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The Melancholy Science

  • Gillian Rose
Chapter

Abstract

The Dialectic of Enlightenment reveals the paradox of the late eighteenth-century concept of reason: instead of bringing emancipation as it promised, it turned out to be a new form of domination. Adorno, however, reveals more persistently the paradoxes of new philosophical and theoretical movements of the twentieth century which promise emancipation, ‘the dialectic of humanism’. Adorno and many other German writers of the inter-war period were attracted to an anti-humanist stance.1 They rejected the humanist legacy of historicism, philosophical anthropology, ‘realism’ in art, and epistemology, for these were seen as bankrupt, incapable of providing any analysis of a much-changed historical reality. Adorno held that these varieties of ‘anti-humanism’ were enslaving rather than liberating because they recreated the very evils which they sought to define and eschew. He thus recognised a ‘dialectic of humanism’ and showed how the ‘new’ philosophy, sociology, and literary theory relapsed into the assumptions which they deplored. He attributed this partly to the resurrection of the old ambition of philosophy to establish indubitable grounds for its own endeavour, and partly to the unrealistic attempt to make no concessions at all to the power of the old illusions and their social basis.

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Notes

  1. 2.
    Cf. Tom Bottomore, ‘Class structure and social consciousness’, in Mészâros (ed.) Aspects of History and Class Consciousness (London: Routledge & Kegan Paul, 1971) pp. 49–64.Google Scholar
  2. 12.
    See, for example, Peter McHugh et al., On the Beginning of Social Inquiry (London: Routledge & Kegan Paul, 1974)Google Scholar
  3. Alan Blum, Theorizing (London: Heinemann, 1974)Google Scholar
  4. 13.
    Herminio Martins has called this ‘the cognitive paradigm’, ‘Time and Theory in Sociology’, in John Rex (ed.), Approaches to Sociology An Introduction to major trends in British Sociology (London: Routledge & Kegan Paul, 1974) pp. 251, 263.Google Scholar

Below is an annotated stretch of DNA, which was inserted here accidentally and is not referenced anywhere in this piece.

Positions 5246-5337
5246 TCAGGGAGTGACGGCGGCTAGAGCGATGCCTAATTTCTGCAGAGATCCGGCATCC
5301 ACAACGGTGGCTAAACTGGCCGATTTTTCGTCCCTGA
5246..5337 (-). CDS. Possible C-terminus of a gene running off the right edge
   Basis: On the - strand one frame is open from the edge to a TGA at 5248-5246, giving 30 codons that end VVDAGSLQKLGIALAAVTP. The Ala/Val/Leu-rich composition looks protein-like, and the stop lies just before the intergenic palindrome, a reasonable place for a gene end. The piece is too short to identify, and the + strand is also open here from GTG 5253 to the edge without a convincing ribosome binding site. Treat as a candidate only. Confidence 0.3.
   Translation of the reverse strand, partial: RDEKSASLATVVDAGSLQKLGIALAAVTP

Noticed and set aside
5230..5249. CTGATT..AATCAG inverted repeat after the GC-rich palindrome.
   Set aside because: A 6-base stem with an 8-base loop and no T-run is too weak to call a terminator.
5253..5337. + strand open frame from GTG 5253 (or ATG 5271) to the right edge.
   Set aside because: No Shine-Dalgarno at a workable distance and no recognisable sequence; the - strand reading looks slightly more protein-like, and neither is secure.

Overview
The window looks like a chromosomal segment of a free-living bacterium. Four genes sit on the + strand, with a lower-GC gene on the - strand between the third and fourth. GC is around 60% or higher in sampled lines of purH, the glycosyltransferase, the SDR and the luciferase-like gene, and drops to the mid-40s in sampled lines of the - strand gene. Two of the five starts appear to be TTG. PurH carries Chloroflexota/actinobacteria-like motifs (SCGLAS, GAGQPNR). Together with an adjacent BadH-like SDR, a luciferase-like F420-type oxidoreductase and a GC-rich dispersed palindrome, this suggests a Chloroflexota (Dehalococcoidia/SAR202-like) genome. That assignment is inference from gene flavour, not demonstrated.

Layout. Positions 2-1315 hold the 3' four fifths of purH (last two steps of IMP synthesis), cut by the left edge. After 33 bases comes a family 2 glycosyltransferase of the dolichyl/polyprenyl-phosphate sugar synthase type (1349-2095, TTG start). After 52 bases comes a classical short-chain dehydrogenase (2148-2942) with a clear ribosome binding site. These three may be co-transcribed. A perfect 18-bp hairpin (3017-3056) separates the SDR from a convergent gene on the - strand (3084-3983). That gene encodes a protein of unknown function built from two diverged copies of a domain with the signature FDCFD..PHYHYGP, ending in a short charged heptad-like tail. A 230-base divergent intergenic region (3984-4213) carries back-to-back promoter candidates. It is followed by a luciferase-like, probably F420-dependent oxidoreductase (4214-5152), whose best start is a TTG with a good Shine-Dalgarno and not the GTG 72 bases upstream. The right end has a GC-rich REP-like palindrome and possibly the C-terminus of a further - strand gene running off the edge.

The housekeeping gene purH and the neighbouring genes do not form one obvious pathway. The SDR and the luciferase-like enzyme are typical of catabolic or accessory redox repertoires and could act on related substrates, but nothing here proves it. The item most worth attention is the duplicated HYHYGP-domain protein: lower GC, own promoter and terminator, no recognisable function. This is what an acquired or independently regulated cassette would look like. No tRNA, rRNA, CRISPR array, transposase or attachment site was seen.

5. Aaron V. Cicourel, Cognitive Sociology (Harmondsworth: Penguin, 1973).Google Scholar
  6. 14.
    Russell Keat and John Urry, Social Theory as Science (London: Routledge & Kegan Paul, 1975), ch. 8, make a similar distinction, but then go on to make the mistake which I discuss, p. 18of.Google Scholar
  7. 15.
    For example, Peter L. Berger and Thomas Luckmann, The Social Construction of Reality (Harmondsworth: Penguin, 1971) pp. 106, 222, 225Google Scholar
  8. Geoff Pearson, ‘Misfit Sociology and the politics of socialization’, in Ian Taylor et al. (eds), Critical Criminology (London: Routledge & Kegan Paul, 1975) p. 148f.Google Scholar
  9. 16.
    Talcott Parsons (ed. and tr.), The Theory of Social and Economic Organization (New York: Macmillan, 1947) p. 103Google Scholar
  10. Weber, Wissenschaftslehre (Tübingen: Mohr, 1973) p. 554.Google Scholar
  11. 17.
    Cf. Morris Cohen, Reason and Nature (Glencoe: Free Press, 1952 (1931)) pp. 302, 390, to whom Parsons refers, op. cit., n. 25.Google Scholar
  12. 18.
    See Ralf Dahrendorf’s discussion of this, ‘Sociology and Human Nature’, in Essays in the Theory of Society (London: Routledge & Kegan Paul, 1968) pp. 95–106;Google Scholar
  13. Dean C. Tipps, ‘Modernization Theory and the Comparative Study of Societies: A Critical Perspective’, in Comparative Studies in Society and History, 15 (1973) 222.CrossRefGoogle Scholar
  14. 19.
    For example, Aaron Cicourel, Method and Measurement in Sociology (Glencoe: Free Press, 1964).Google Scholar

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© Gillian Rose 1978

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  • Gillian Rose

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